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Monday, June 16, 2014

Monday Discussion: What's Your Listening Pleasure?

June is audiobook month.  You can find tons of resources and activities here on Twitter.  I also like this link with a bunch of excellent resources.

I myself am a big fan of audiobooks and earlier this month I posted here about my favorite type of audiobook.

Today it is your turn.  Share with me any favorite audiobooks, memories of listening on long car trips, narrators you've enjoyed, etc...  And if you don't read a lot of audiobooks, why not?  Audiobook month might be a good time to try one. Leave your comments below.

If you want some suggestions, here is the link to anything I have every tagged audio books, including reviews of ones I have listened to myself.

For past Monday Discussions, click here.

5 comments:

John BPL RA said...

I have never been a fan of audio books with one big (and often overlooked) exception: poetry. Most published poetry was intened to be read aloud anyway, so recordings are so perfect. I particularly like when Hollywood actors are used as an added vocal plus. I wish more poetry was available in that format.

Elizabeth said...

The Night Circus read by Jim Dale is definitely a favorite of mine!

Kimberly said...

Originally, I only listened to non-fiction because the reader voices often didn't suit my imagined image of some fictional characters. I got over that when I started to have long daily commutes!

My husband had had a very bad year a while back, and lightened all his days by listening to all 21 Aubrey-Maturin books written by Patrick O'Brian while commuting. The trick was finding (thank you ILL) the versions read by the late Patrick Tull. Tull really expresses the characters, and is a great favorite for us both.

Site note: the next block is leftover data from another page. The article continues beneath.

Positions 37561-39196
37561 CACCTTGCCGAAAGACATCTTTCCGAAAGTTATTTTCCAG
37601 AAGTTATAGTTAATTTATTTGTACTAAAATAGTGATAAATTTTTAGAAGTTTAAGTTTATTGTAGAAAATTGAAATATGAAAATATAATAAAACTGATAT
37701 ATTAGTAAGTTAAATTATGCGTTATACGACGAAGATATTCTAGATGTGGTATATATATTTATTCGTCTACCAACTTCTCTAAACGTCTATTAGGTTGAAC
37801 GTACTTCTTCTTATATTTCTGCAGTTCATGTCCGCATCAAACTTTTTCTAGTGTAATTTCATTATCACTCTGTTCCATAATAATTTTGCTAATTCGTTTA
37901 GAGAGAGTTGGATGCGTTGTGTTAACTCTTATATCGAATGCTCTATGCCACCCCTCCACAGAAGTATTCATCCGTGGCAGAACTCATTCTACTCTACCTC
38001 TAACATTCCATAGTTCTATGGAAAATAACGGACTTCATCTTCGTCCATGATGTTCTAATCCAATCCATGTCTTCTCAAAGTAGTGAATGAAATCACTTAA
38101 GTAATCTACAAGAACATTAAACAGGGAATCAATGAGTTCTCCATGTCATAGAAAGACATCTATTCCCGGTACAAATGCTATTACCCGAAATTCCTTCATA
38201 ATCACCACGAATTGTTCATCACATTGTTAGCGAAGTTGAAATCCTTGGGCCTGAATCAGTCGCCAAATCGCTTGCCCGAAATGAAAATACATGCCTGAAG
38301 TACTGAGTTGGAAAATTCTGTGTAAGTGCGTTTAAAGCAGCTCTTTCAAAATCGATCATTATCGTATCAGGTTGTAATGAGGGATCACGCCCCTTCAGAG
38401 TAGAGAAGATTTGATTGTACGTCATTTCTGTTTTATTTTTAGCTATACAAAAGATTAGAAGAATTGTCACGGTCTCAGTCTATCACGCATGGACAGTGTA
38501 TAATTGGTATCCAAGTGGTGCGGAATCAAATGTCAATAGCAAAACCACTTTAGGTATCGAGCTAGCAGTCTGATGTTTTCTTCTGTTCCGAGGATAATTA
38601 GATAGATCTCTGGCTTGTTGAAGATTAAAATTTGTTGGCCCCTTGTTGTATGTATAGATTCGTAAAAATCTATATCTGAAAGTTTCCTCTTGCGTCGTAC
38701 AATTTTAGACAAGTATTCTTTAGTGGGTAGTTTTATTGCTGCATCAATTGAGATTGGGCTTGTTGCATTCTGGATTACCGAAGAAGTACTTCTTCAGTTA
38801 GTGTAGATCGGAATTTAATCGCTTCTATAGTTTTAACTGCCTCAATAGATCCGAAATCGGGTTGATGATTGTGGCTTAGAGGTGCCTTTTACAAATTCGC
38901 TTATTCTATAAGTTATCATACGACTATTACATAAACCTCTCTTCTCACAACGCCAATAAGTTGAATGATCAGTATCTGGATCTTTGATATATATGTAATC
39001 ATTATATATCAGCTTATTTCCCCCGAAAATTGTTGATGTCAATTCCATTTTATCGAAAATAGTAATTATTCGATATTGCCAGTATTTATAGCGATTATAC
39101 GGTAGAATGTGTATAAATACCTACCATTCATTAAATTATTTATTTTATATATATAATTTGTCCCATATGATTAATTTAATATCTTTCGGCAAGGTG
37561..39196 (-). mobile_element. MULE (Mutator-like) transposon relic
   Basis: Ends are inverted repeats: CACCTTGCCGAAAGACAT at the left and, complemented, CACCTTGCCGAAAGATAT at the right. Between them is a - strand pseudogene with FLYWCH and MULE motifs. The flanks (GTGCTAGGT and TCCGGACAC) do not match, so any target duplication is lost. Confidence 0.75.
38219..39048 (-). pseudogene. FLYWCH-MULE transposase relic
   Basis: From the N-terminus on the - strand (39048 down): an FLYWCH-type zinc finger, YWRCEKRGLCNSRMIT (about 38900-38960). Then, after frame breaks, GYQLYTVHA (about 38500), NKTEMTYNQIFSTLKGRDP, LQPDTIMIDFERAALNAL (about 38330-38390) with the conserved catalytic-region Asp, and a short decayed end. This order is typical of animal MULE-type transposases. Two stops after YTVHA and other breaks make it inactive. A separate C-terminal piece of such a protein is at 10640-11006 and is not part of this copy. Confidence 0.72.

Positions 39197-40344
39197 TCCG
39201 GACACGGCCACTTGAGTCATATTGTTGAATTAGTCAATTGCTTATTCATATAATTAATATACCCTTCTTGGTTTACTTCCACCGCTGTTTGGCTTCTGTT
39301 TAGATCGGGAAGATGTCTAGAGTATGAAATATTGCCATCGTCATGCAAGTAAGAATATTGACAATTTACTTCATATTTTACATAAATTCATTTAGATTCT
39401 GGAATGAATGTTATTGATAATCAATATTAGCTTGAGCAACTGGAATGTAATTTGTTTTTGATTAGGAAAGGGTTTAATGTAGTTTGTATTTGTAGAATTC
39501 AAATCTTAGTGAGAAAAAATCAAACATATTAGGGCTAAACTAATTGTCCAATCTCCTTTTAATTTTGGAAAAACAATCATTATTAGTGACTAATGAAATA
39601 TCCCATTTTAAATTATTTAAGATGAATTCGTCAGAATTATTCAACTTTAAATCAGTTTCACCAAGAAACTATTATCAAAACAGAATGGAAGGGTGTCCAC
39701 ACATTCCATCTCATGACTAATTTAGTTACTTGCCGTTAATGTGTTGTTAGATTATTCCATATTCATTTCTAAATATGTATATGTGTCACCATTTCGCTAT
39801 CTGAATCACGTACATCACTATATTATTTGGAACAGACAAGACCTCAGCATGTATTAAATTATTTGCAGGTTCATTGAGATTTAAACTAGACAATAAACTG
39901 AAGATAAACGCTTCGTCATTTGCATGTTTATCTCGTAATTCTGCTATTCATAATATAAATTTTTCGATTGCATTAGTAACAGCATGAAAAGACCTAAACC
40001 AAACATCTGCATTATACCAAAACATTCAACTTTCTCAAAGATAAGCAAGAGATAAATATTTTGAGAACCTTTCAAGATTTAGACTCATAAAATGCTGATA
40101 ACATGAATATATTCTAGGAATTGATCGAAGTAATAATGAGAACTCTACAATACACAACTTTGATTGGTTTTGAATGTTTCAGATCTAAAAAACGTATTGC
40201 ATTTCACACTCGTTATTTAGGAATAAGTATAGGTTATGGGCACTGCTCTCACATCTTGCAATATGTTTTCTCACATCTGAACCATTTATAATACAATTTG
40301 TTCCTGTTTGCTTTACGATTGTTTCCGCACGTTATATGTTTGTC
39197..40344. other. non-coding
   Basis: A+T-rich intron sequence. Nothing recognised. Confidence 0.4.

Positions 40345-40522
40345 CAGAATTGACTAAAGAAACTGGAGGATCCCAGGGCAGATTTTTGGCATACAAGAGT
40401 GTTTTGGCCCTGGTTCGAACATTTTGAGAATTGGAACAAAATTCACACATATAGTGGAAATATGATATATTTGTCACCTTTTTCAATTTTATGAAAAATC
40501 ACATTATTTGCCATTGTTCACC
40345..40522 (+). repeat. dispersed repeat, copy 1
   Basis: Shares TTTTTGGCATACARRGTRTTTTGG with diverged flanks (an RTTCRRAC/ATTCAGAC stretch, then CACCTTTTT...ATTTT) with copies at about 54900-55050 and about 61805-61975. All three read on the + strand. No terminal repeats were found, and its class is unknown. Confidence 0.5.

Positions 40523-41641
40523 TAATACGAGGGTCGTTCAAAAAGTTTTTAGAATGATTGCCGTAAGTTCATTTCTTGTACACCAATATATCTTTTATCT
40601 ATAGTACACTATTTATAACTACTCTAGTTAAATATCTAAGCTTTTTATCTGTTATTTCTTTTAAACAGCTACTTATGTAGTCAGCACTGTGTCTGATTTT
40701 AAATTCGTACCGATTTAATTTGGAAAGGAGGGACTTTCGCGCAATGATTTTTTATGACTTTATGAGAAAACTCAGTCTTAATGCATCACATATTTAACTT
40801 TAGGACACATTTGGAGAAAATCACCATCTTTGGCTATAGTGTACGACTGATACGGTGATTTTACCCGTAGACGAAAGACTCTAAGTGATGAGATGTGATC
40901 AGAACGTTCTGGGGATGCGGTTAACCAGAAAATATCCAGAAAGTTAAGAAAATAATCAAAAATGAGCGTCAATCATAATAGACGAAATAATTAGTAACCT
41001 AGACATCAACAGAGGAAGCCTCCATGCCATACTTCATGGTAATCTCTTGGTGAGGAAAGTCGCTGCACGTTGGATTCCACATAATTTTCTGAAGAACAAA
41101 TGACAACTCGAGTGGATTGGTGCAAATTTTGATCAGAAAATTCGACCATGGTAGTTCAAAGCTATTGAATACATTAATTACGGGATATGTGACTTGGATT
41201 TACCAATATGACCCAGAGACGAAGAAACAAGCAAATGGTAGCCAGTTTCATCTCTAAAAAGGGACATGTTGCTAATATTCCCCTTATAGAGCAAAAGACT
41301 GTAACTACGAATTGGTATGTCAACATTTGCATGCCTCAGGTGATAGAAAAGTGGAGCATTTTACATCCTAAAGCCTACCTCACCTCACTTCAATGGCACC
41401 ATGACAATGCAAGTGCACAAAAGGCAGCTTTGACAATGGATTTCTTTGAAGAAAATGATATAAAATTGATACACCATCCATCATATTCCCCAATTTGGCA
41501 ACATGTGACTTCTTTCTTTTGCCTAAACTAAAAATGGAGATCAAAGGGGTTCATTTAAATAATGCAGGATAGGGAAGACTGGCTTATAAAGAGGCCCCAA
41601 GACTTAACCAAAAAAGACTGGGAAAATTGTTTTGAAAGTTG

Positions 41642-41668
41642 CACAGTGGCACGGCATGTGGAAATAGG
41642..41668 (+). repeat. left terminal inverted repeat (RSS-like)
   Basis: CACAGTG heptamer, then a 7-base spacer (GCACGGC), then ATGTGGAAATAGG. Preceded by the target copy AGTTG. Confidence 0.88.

ckubala said...

Funny you should ask. As I'm listening to book 2, Fatal Grace, in the Louise Penny/Armand Gamache series, it's made me think of the pluses and minuses of the experience. As I don't speak French I'm positive Ralph Cosham's pronunciation is a super plus in my enjoyment of the story. I can listen while I work, take it on a long drive and extend a good walk and a bit of exercise with the audio. I can store several on either my mp3 player or other device of choice. I can even speed up the narration if I wish or slow it down if I'm feeling in need of a slower pace. It's also wonderful to be able to squeeze more reading into my day. So what am I missing? I find it much more difficult to bookmark or highlight passages that bring a smile, explain something, or are just brilliant. Little price to pay I suppose for the convenience of the audio. I'll end up picking up the book to find some of these passages. I'm hoping Ralph Cosham continues the narration throughout the series as this one works for me.

My husband and I generally listen to non-fiction when we are on a long trip. We just drove approx 6000 miles and listened to Lost On the Planet China by J. Maarten Troost and Frozen in Time by Mitchell Zuckoff, both with good narration and compelling stories. Bill Bryson has accompanied us on many trips. If we plan a trip out of the US we try to find something that takes place where we are going.


Tara BPLteen said...

I love audiobooks! (I'm leagally blind so it's audiobooks or ebooks all the way for me.) However, I admit that they can be a crap shoot. There have been books that I know I would enjoy written by authors I love that I've had to return to the library before I've even gotten to chapter 2, because I just couldn't stand the narrator's voice. Thankfully, that is an extremely uncommon occurrence. Generally, they're pretty awesome.

Some of my favorites have been Ready Player One by Ernest Cline and read by Wil Wheaton. (There is no better voice for the uber-fanboy, Parzival.) And I love Neil Gaiman reading anything, but his recording of his Graveyard Book was beautiful!

Becky recently showed me how to check out books via Overdrive and I've been listening to audiobooks on my tablet on the train to and from work. It's nice because it leaves my hands free to crochet!